Optical defects that involve light improperly focusing on the retina of the eye collectively called Refractive errors are the most frequent eye problems in the U.S. The group of refractive errors include: Hyperopia (Farsightedness) – distant objects are seen clearly and near ones blurred, Myopia (Nearsightedness) – near objects are seen clearly and distant ones blurred, Astigmatism-uneven focus, and Presbyopia-Age-related problem involving near focus.
Significant vision impairment can result from uncorrected or under-corrected refractive errors. Almost all refractive errors can be corrected by eyeglasses or contact lenses. In fact more than 150 million Americans use corrective eyewear to correct a refractive error, contributing to America’s 30 million dollar optical industry. Most problems of vision result from an irregularity in the cornea’s curvature. Normally the cornea (clear-front covering of the eye) is curved equally in all directions and allows light to focus exactly on the retina’s surface. The retina is the light sensitive tissue at lines the back of the eye that takes light rays and changes them into nerve signals that are sent to the brain to register images
Hyperopia is an inherited condition that increases with age affecting the clearness of near objects. With Hyperopia the cornea is too flat or the distance from the cornea to the retina is too short. When light rays coming from a nearby object pass through your eye and do not come into focus before striking the retina what results is blurred vision. The natural lens “fine tunes” the image before it is focused on the retina, located at the back of the eye. The retina captures light images passed through the lens of the eye and sends the images through the optic nerve to the brain. A person with hyperopia needs corrective lenses for reading but, can see to drive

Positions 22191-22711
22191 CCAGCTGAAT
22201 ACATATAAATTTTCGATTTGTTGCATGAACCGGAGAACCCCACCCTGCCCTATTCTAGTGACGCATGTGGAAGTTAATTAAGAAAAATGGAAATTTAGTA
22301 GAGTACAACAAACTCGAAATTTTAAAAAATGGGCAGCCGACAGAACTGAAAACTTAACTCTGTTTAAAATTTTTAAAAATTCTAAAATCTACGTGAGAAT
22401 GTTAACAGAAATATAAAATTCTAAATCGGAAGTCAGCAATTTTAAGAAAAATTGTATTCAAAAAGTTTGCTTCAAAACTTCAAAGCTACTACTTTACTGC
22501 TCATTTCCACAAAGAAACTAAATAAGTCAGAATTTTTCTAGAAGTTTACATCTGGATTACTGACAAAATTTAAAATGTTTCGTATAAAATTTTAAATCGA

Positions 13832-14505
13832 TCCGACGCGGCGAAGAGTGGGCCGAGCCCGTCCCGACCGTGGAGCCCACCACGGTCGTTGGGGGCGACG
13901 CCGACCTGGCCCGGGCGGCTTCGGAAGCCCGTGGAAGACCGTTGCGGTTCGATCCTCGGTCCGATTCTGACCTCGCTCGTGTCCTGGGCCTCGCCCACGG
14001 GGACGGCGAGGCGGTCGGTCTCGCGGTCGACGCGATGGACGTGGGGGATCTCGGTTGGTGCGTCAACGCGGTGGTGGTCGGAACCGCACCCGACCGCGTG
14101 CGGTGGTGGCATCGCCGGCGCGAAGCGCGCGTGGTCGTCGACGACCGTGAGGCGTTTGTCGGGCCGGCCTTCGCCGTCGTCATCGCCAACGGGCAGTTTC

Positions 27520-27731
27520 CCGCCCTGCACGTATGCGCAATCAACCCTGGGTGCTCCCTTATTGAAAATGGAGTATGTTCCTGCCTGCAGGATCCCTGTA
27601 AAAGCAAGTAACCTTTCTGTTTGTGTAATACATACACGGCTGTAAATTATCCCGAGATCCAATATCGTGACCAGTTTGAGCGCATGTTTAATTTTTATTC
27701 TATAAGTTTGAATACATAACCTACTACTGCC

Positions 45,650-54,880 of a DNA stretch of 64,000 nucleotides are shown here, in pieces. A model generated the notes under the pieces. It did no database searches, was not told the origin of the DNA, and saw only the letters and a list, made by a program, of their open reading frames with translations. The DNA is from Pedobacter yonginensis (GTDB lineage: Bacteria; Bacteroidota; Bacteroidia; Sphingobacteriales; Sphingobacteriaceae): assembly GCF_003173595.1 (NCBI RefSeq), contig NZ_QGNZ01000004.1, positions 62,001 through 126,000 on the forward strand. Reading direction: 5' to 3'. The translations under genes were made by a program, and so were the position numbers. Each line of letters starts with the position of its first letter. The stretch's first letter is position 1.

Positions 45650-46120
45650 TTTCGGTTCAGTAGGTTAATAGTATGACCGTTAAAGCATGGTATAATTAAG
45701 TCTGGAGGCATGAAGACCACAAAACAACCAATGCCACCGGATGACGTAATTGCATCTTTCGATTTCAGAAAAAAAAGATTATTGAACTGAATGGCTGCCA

For children who are farsighted, corrective lenses can sometimes be avoided due to the strength of the eye’s natural lenses. If the condition is not addressed, as the eyes get older they lose the natural ability to focus and result in the need for corrective lenses.Children with a high degree of hyperopia may experience non-visual symptoms, such as headaches and a lack of interest in reading. It’s best to get regular eye exams and follow through with any prescribed corrections.
Hyperopia is usually treated with prescription eyewear with convex (outwardly curved) lenses or contact lenses that counteract the vision distortion created by corneas that are shaped too flat. When a more severe correction is necessary, Refractive eye surgery is used to correct farsightedness and involves steepening the cornea. Laser In-Situ Keratomileusis (LASIK) is the most common of these procedures. Other procedures used for surgical correction of hyperopia include Implantable Contact Lenses (ICLs), Clear Lens Extraction (CLE) and Laser Thermal Keratoplasty (LTK). Myopia affects approximately 1 in 5 people and is also an inherited condition affecting the clarity of far objects. When the eyeball is more elongated from front to back or the cornea is too steeply curved and dome-shaped, light rays focus in front of the retina rather than directly at the retina.